I would like to add, if I may, that the Aurora Hartford has the bilge keel included, which was not added to the real Hartford until refits made during the 1880's. To be accurate, if you want a Civil War period Hartford, you will have to lose the bilge keels. Otherwise re-gun her in her 1880's livery.

    All this information is from Canney's The Old Steam Navy. I got mine thru the inter-library loan system.

    Jim

  •  EPinniger wrote:

     Lufbery wrote:
    I've always wondered how those ships were operated. Did they ever sail, or just steam? 

    It's neat to see the differences and similarities between this ship and the USS Constellation, which also dates from the 1850s (1854), but was an all sail sloop of war rather than a steam sloop of war.

    Ships of this period used their sails extensively - the inefficiency of early steam engines meant they couldn't carry enough coal to run entirely under steam power for a voyage of any length. Coastal and riverine craft (such as tugs and ferries) were the only craft at this time with no auxiliary sail power.

    Many early steamships had both a funnel/stack which could be lowered, and a propellor which could be disconnected and raised out of the water, when running under sail. Not sure if Hartford had either of these (I suspect so) but the Revell CSS Alabama kit has a lifting propellor.

    Even around end of the 19th century, some warships designed for cruising and colonial patrol duties carried rigged masts, as regular supplies of coal weren't always available in their areas of operation!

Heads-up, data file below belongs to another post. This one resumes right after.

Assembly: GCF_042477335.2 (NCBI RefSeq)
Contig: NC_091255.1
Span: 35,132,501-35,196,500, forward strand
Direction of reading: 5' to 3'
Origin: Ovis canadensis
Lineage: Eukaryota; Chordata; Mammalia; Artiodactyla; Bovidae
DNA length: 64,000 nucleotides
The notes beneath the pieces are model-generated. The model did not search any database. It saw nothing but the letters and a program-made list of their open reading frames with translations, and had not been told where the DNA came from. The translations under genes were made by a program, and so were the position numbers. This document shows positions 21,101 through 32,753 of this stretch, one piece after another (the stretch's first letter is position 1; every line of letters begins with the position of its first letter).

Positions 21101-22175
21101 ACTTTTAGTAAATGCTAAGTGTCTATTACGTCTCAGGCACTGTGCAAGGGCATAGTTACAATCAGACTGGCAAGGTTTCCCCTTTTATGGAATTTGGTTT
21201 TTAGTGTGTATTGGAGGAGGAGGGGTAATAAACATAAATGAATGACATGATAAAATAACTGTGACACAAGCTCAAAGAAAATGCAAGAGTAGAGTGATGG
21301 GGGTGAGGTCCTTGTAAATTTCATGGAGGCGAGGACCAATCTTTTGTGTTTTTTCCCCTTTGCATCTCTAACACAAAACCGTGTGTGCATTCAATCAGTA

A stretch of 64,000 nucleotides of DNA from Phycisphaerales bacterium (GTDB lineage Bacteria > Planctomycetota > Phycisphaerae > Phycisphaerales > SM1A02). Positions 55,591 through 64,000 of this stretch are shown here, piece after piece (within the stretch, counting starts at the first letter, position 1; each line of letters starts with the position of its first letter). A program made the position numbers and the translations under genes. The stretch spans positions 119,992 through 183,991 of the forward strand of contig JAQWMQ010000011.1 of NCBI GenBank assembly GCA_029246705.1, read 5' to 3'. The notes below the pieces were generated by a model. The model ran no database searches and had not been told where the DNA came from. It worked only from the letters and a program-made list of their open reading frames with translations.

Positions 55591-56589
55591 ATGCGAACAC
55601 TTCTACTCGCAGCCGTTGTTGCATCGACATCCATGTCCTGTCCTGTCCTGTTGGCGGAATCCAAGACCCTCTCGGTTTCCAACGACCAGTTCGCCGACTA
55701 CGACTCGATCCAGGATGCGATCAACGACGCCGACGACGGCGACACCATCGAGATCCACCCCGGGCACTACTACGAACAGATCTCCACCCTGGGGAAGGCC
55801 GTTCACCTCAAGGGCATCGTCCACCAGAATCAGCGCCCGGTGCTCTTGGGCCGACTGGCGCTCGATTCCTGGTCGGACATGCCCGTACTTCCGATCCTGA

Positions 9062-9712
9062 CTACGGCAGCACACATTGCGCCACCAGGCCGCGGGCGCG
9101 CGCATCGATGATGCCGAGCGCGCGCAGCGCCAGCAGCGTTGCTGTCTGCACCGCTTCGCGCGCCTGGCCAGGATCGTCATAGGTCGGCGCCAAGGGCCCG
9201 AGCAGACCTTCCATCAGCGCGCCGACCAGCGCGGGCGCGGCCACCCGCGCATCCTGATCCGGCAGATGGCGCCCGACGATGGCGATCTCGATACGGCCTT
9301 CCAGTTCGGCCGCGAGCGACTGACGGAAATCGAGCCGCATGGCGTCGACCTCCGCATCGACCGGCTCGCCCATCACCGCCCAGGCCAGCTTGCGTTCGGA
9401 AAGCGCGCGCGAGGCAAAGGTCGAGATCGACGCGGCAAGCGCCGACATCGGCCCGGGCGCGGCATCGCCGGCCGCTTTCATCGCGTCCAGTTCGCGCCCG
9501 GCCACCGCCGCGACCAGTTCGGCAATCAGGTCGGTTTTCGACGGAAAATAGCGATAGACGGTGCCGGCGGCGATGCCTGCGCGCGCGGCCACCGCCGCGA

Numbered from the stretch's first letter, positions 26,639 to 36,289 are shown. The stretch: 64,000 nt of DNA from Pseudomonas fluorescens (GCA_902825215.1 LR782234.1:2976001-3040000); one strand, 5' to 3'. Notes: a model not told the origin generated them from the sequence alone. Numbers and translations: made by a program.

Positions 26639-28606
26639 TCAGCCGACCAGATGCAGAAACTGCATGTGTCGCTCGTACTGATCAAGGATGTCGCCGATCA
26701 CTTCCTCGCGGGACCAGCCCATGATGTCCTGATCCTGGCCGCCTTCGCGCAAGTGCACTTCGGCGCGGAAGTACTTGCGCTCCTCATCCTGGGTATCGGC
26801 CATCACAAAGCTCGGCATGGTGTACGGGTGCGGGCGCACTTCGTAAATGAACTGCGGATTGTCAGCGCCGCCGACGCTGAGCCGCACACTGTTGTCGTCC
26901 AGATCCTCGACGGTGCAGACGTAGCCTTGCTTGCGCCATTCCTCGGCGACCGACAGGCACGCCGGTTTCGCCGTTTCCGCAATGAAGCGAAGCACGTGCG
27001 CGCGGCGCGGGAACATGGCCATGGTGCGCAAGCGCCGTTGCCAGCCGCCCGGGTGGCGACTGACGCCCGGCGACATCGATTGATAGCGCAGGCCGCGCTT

I think Constellation was the last all-sail warship built for the USA, but am not sure of this. 

    Hartford did actually have its upper masts and yards temporarily dismantled (down to the level of the tops, I think) when on blockading duty in the Civil War; I believe this was partly to lighten the ship and reduce its draught, allowing it to sail closer inshore.

    Great! Thanks for the information. I've done a bunch of reading about life and operations of ships during the age of sail, and then again in the early 20th Century, but my knowledge of the era inbetween is scanty at best.

    And I'll say again: great job on the Hartford

    Regards,

    -Drew

    Build what you like; like what you build.

  •        Snapping deadeyes has occored a lot on my Kearsarge. From the beginning when I got the kit with small parts, including presnapped off deadeyes, happily being dumped in the trash by a department store employee preparing the kit for sale, to me clumsily beheading some while doing fire bucket placement, it's been a deadeye project all the way. The kit had obveously been fooled with a lot and had the instructions missing. No matter, I was in a euphoric daze.  I'd waited 49 years for the moment. Since the kit was possibly the only one in SE Asia, I didn't care about anything. "I'll take it now thank you."  Go sprue.                     

           I'm using Mr. Color glue I think, the prominent brand sold here in Bangkok, and I'm gratified by it's very good tacking strength. It's more viscose than the earlier cappilary action glues I've enjoyed. I'm still planning on snapping off all the deadeyes that don't line up and moving them over to properly allign with shrouds. I'm also thinking of thickening the Revell ratline shrouds with undiluted black paint. In defense of these items, for the guy new to kits or not ready for the large subproject of perfect ratlines from scratch, I'm glad to have them. I just dusted my Revell Victory and can see they make a huge contribution to the look of the ship even if the front ratlines don't allign perfectly. On Victory I'm going to bevel the tops of the forward deadeye assemblies to get a better forward lean for the ratlines. Refitting is fun.

         Sail on Hartford.

    How does this work?

  • That looks awesome!  Well done!